Amazon s3 bucket interface

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Sept. 19, 2014 SIG Meeting Subject: WordPress Plugins

Although I have mentioned plugins before, at this meeting let’s take a closer look at a few essential WordPress  plugins and their configuration settings. Specifically the “Wordfence” security plugin and a couple of different backup plugins. Even the simplest site needs some help so we’ll look at several other plugins that can enhance a site. Which plugins are appropriate for your website? Join us and find out more!

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July 15, 2014 Image Optimizing & WordPress

Before uploading images or photos to a website, they need to be checked and optimized. This is important not only to avoid long downloads – especially important when viewed on alternate media  – and can to boost SEO results.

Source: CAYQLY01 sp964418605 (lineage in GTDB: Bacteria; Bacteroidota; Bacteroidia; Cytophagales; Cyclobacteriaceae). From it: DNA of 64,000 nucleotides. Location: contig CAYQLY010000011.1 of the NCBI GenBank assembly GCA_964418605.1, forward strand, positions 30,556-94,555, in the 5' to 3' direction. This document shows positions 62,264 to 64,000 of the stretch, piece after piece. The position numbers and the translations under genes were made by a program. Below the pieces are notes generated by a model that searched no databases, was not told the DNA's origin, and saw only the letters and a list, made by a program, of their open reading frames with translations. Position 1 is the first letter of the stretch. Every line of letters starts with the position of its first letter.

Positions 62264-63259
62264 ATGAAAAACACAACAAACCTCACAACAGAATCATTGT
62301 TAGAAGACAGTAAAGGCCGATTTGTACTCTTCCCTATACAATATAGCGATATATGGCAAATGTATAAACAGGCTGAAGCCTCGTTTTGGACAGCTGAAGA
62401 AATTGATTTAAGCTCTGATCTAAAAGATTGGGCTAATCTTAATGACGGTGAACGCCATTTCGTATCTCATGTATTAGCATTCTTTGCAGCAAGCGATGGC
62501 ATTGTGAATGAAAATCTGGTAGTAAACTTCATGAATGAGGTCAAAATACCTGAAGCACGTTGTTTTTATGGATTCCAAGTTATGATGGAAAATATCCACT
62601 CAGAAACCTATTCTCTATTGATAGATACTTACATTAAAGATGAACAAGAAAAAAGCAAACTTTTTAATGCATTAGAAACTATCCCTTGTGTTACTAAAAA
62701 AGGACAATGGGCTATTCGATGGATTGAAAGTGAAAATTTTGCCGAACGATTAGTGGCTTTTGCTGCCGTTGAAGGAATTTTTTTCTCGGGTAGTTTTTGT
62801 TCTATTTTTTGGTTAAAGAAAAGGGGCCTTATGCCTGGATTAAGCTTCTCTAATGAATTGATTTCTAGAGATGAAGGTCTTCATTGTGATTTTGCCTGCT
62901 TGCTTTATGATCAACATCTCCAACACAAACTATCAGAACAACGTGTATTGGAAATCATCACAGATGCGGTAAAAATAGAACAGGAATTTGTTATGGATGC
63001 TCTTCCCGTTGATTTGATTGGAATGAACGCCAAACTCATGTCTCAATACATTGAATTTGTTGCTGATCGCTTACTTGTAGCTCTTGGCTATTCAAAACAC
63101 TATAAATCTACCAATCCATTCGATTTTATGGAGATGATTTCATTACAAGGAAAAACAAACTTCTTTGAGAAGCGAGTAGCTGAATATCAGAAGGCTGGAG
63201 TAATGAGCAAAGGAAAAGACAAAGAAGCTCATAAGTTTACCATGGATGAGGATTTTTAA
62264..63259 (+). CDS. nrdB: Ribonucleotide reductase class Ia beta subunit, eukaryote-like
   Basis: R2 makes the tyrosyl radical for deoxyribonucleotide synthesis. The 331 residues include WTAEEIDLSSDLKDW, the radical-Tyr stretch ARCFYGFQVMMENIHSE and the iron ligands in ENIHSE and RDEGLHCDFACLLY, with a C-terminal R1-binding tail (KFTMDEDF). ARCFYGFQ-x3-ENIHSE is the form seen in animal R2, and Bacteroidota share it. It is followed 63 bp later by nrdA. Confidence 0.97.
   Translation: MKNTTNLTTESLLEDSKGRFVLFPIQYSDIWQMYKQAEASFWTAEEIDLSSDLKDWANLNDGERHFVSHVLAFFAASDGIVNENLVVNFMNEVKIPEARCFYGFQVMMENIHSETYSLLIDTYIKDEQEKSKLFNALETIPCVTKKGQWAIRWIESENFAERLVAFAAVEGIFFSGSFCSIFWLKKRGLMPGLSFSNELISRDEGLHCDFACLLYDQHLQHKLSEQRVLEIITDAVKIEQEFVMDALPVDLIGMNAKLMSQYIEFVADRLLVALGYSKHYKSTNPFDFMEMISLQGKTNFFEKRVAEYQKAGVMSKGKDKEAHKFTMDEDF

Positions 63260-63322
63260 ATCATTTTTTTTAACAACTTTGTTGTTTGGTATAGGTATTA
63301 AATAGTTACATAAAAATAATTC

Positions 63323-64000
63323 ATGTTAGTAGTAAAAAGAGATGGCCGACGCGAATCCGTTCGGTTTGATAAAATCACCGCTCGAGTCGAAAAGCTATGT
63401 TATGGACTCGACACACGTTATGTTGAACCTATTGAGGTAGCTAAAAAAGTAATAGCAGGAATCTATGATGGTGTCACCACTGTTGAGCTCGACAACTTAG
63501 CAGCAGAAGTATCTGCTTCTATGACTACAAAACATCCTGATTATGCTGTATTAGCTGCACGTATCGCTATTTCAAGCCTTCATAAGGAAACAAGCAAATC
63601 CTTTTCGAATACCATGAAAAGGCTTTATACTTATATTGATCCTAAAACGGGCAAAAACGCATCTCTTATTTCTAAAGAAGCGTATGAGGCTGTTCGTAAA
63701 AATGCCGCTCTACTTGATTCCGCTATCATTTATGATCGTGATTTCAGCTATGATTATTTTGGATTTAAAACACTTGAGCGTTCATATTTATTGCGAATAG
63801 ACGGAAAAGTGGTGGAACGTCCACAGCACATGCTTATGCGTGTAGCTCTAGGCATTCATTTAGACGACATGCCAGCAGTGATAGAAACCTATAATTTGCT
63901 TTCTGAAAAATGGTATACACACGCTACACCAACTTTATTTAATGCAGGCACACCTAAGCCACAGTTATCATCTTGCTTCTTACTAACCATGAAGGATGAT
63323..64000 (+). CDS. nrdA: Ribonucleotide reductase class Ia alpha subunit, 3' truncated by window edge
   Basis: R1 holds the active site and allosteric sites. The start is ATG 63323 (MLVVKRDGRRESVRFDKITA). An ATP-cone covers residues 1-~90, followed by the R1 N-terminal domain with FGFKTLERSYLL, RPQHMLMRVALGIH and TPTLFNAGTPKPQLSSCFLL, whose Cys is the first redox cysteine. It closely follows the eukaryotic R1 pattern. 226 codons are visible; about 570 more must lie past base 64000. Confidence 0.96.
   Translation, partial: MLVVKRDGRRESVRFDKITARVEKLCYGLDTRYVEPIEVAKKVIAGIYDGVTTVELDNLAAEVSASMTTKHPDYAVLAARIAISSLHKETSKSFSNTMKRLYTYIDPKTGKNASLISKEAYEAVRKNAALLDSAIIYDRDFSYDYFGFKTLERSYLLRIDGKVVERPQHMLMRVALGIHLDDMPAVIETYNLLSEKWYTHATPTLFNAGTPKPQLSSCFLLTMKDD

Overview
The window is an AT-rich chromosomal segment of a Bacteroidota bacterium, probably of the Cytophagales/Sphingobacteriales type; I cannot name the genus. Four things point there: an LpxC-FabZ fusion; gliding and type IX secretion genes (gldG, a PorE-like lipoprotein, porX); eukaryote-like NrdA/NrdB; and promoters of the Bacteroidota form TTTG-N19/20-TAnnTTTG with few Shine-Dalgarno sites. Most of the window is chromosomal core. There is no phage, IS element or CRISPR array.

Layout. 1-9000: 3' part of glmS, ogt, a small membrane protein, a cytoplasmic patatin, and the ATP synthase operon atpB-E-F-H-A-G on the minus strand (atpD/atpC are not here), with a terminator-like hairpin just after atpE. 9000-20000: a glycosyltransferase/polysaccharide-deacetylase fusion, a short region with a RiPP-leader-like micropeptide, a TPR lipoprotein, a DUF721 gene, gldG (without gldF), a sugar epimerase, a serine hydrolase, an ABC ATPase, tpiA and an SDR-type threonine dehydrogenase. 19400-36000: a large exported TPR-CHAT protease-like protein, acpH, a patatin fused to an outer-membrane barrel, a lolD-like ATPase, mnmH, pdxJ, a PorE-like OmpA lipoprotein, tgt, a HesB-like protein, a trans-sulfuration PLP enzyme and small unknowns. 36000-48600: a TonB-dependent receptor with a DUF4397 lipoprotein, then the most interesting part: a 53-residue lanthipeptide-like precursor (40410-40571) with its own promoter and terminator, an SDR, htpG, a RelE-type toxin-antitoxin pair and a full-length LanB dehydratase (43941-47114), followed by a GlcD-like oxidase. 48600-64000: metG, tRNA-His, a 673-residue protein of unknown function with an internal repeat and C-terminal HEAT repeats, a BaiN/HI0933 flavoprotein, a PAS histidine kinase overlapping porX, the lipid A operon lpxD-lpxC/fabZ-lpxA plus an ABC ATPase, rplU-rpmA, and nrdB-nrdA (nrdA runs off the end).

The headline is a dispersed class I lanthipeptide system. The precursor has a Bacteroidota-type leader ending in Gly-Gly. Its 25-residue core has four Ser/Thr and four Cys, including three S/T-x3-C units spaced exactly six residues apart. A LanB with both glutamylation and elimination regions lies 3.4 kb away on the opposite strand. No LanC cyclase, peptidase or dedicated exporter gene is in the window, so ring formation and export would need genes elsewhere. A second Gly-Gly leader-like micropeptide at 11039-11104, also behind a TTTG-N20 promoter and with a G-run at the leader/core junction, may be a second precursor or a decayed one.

Things to consider and optimize as needed:

  • The actual size of the image in pixels – set it at the largest size it may be viewed on screen, but NO larger!
  • The actual file size in kb’s. Images should be run through an optimizing process that will convert the resolution to 72 dpi.
  • The image color space needs to be RGB, (sRGB) or “index” for .png’s.  Most photos will be RGB. (CMYK is used for print.)
  • Best file format options are .jpg, .gif and .png.
    • .jpg: best for photos and any graphic that has gradient colors. No transparency.
    • .gif: best for graphics with flat areas of color and animated gif’s. Transparency possible.
    • .png: suitable for both gradient and flat images, used more now. Transparency possible.

When an image needs a transparent background, a “matt” has to be set, this is a color closest to the anticipated background color that will show behind the image.